Increased oil and gas production domestically hasn't had an impact only on explorers and producers. A variety of other businesses are benefiting, including Capstone Turbine
The company has ridden increased production to some financial success, but right now the company is still posting a net loss. Will conditions improve enough to make this a good investment?
Revenue during Capstone's fiscal third quarter was essentially flat quarter-over-quarter at $27.5 million. But improving margins and lower R&D costs meant that the company's adjusted net loss fell 18%, to $5.9 million, although GAAP losses widened from year-ago levels. Still, both results were worse than analysts and investors expected, and the stock has fallen further since the results were announced.
Management is expecting big improvements during 2012, with gross margins moving up toward 35%. If that prophecy comes true, the company would be reporting a profit even at today's revenue level. Pricing, cost reductions, and warranty-related improvements could drive the company to meet this goal, and if it can get there, this could be a big winner.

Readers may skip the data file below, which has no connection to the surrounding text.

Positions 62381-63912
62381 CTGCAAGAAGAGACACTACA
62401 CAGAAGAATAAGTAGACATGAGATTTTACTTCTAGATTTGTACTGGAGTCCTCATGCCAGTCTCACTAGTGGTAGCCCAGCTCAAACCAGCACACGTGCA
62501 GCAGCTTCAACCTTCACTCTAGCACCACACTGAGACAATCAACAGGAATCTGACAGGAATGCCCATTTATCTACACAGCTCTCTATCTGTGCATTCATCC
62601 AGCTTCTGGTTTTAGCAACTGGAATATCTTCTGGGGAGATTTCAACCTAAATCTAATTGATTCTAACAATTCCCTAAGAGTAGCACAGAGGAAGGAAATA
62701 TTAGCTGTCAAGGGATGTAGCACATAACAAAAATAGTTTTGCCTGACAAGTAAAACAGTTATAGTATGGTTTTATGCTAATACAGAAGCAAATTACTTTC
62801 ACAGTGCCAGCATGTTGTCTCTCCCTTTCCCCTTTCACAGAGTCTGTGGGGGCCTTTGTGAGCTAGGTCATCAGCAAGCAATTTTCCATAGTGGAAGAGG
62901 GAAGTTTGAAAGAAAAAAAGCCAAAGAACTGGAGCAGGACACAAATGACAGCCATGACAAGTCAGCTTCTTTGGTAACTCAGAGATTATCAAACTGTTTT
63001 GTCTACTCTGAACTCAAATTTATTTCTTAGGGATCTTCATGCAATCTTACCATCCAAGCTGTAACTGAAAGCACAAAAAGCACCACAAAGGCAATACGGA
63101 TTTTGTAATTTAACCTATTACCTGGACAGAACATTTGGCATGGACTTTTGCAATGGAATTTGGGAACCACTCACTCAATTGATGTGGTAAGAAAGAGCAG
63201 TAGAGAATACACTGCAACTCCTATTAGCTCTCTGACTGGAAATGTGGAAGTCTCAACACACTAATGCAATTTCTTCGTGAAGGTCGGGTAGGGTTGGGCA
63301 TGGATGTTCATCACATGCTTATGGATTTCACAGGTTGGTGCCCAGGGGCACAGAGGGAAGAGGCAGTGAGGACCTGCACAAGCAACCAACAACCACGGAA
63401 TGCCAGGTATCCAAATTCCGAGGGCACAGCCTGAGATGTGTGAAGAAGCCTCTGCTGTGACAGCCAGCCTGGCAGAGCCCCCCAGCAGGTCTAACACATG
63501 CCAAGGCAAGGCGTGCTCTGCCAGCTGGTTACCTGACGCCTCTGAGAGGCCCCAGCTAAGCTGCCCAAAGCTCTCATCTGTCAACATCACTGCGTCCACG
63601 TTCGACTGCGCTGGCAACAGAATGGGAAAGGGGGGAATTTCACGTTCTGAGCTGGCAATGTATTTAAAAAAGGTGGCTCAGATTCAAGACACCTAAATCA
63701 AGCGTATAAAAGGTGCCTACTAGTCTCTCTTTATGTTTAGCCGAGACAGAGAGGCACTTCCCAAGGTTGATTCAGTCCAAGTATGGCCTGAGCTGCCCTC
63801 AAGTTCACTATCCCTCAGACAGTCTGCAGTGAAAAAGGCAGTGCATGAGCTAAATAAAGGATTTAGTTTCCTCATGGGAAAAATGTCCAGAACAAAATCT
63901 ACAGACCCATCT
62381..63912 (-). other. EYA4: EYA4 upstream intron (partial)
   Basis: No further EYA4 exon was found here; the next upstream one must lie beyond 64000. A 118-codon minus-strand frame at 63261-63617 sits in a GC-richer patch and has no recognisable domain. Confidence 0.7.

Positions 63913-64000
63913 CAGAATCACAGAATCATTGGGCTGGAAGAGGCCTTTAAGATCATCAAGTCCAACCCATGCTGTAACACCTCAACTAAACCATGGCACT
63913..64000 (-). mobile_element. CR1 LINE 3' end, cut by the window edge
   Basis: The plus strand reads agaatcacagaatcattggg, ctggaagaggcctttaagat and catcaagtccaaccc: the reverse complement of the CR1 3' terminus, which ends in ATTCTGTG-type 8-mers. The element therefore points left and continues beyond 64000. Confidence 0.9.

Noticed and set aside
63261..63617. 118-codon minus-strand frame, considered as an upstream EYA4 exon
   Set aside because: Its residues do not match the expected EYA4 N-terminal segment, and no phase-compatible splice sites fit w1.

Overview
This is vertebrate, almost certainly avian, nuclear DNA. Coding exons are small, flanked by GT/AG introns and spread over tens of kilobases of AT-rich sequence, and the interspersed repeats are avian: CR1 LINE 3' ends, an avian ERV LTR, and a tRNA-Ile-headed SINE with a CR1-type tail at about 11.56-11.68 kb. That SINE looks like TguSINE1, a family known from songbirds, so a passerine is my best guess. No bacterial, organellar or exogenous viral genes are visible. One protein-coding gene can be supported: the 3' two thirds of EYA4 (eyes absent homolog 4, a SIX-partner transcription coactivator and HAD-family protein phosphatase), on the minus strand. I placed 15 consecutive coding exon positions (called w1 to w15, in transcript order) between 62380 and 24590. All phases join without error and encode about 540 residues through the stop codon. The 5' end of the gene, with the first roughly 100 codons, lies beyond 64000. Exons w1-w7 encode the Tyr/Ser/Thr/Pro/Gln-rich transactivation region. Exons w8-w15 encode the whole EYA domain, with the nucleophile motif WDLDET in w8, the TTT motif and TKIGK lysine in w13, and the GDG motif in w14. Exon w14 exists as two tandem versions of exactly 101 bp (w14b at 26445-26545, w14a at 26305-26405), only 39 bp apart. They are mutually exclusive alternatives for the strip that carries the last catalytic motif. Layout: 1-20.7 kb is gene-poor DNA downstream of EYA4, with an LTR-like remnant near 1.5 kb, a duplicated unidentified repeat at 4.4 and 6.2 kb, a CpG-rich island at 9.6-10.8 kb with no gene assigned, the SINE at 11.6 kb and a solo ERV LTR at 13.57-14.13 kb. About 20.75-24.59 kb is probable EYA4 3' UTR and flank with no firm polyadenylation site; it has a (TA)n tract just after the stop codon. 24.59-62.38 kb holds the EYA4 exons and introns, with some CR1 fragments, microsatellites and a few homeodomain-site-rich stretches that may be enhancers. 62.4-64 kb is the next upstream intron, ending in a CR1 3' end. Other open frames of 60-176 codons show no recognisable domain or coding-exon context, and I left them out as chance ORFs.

Cash is king
The issue for Capstone right now is the company's cash level. Cash on hand has fallen from $33.5 million on March 31 to $22.9 million at the end of last year. If the company can't improve margins rapidly and continues to post losses, I have concerns it could run out of cash fairly quickly, even though the cash level increased $2.6 million last quarter, because that was driven by warrants, not operating profits.
Drilling slow down
The rapid expansion of oil and gas drilling in recent years has helped drive Capstone's growth. But Chesapeake Energy
Don't buy just yet
If Capstone can improve margins, this could become a great stock value, but right now it's just too risky a bet. Revenue has grown YOY but new orders haven't kept up with revenue, putting future growth at risk. And continued losses will put a real strain on the company's cash.